Social game maker Zynga formally launched CastleVille as part of its accelerated release schedule for games in advance of its planned initial public offering.
Zynga has high hopes for this addition to its Ville series of games — YoVille, PetVille, FishVille, FarmVille, CityVille — and its launch shows that the San Francisco-based company is staying on its schedule of launching something new every few weeks, rather than last year’s pace of launching something every few months. Zynga also introduced new plush toys for FarmVille today.
CastleVille joins other recent Zynga games, Empires & Allies, Adventure World, Pioneer Trail (formerly FrontierVille), Words With Friends on Facebook, and Mafia Wars 2. The title mashes up Zynga’s usual cartoon style, which has a wide appeal among Facebook users, with more interesting game play than it has had in the past.
The game was developed by the Zynga Dallas team the company acquired when it purchased Bonfire Studios last year. Bill Jackson, creative director on CastleVille, told us the game has next-generation social features, in a recent interview.
In the game, you build your own kingdom. It’s like a combination of Pioneer Trail and CityVille, except in a medieval fantasy setting. Zynga is launching the title today in 17 languages.
In the global view, CastleVille is clearly a move to hold on to the No. 1 position. Zynga has roughly 40 percent of the market share for social games on Facebook, with more than 45 million daily active users. Its next closest rival is Electronic Arts, which after years of trying, finally scored big this summer with The Sims Social. EA has 12.5 million daily active users.
With other Ville games like FarmVille, the object was to create a cool farm and show it off. It was purely self-expression. CityVille took that up a notch with a simulated game world that seemed alive, despite the limitations of the Flash browser-based format on Facebook. CastleVille was also designed to be a lot more social.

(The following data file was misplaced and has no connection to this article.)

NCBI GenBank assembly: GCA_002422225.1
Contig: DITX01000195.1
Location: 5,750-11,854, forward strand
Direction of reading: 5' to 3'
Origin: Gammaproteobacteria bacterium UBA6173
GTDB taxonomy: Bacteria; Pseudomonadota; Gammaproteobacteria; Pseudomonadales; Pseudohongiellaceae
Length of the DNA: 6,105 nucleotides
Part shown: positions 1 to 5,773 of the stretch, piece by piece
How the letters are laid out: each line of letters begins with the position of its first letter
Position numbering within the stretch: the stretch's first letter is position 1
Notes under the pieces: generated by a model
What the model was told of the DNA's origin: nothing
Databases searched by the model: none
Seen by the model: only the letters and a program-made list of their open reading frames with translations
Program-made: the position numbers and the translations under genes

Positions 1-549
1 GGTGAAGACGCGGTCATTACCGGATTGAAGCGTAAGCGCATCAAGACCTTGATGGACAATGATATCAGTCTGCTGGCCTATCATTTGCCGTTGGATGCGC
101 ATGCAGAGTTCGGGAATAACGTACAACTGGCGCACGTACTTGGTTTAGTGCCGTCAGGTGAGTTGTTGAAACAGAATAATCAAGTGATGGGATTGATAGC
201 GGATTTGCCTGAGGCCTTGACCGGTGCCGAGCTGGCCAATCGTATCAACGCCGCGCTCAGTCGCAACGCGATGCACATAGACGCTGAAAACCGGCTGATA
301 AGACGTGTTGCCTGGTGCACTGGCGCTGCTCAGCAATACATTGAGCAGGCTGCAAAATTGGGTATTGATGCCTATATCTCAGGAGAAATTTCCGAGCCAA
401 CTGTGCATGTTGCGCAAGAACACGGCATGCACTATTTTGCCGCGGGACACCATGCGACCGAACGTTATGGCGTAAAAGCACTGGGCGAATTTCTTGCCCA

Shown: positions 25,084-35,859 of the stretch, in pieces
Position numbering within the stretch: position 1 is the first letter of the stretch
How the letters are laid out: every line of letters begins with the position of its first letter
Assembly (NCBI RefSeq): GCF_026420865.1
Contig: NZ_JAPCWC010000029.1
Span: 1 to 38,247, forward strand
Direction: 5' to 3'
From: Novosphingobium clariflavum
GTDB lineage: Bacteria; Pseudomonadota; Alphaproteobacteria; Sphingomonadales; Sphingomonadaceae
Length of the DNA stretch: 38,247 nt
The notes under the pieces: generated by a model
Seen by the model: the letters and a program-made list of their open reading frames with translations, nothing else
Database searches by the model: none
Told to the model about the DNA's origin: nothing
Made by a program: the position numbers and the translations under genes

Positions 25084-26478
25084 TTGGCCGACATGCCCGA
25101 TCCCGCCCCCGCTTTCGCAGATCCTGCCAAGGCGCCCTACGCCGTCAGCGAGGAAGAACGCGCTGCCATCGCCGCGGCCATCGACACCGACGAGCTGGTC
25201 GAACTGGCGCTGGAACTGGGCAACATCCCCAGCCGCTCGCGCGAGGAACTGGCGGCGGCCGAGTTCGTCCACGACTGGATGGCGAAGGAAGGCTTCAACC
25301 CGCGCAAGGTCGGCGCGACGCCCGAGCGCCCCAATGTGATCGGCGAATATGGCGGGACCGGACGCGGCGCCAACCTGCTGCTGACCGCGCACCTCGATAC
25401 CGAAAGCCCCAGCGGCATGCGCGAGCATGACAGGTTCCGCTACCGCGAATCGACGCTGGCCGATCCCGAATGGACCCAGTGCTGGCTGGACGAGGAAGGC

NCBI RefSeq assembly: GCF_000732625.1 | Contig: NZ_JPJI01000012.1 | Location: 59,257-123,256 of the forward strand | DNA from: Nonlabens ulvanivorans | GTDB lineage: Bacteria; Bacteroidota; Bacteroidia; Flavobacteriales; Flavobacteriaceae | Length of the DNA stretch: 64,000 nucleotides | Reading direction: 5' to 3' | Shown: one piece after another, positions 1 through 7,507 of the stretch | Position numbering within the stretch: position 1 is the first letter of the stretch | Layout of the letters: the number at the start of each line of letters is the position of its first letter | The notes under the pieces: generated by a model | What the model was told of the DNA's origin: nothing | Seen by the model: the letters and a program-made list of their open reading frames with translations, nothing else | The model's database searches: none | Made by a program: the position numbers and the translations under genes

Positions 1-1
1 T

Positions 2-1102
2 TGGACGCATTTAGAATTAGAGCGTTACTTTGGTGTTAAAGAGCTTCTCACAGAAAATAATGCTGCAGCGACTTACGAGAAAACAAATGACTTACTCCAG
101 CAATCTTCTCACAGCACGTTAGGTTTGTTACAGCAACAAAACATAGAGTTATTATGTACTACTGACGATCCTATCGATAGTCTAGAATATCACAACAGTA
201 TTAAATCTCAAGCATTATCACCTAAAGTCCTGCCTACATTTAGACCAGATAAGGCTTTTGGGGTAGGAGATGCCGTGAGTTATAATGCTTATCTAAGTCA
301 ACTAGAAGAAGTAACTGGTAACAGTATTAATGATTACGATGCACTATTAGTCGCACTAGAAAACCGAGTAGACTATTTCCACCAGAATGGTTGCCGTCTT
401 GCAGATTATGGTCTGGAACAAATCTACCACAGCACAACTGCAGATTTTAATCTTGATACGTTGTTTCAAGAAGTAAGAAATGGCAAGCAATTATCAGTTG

You can create your own main character, using lots of different facial features, clothing and decorations. At the opening, you meet your first neighbor, The Duke, a portly guide to the game. And you also meet “the lovely maiden” Giselle. She asks you do undertake a quest. If you do it, then she becomes the first character to join your kingdom. You help her build her house and then you can go about undertaking more quests, meeting more characters, exploring the land around you, and building your kingdom. You can pursue the overarching story of the game by fulfilling the quests that the characters give you. Each time you do, you gain experience and level up. The game has elements of role-playing and simulation.
The game is social because you can visit your friends’ kingdoms and help them with tasks. That earns you Reputation Points, which you can use to buy expansion regions or decorations. The more social you are, the faster you can progress in the game. In an improvement over CityVille, it now takes a lot less time to interact with your friends in the game. As you push into unexplored territory, you push back the forces of The Gloom. If you want to explore all of the regions available on your playing map, the journey could take months.
In another move, Zynga introduced FarmVille Plush toys today. The limited edition toys (250,000 were made) are available exclusively at Best Buy stores and at http://www.bestbuy.com/zynga. They sell for $9.99 or 99 cents with the purchase of a $25 game card, which can be spent on virtual items in Zynga’s free-to-play games.
Each toy comes with a collectible “blind barn box” with a surprise FarmVille animal inside as well as 10 free Farm Cash (worth $2).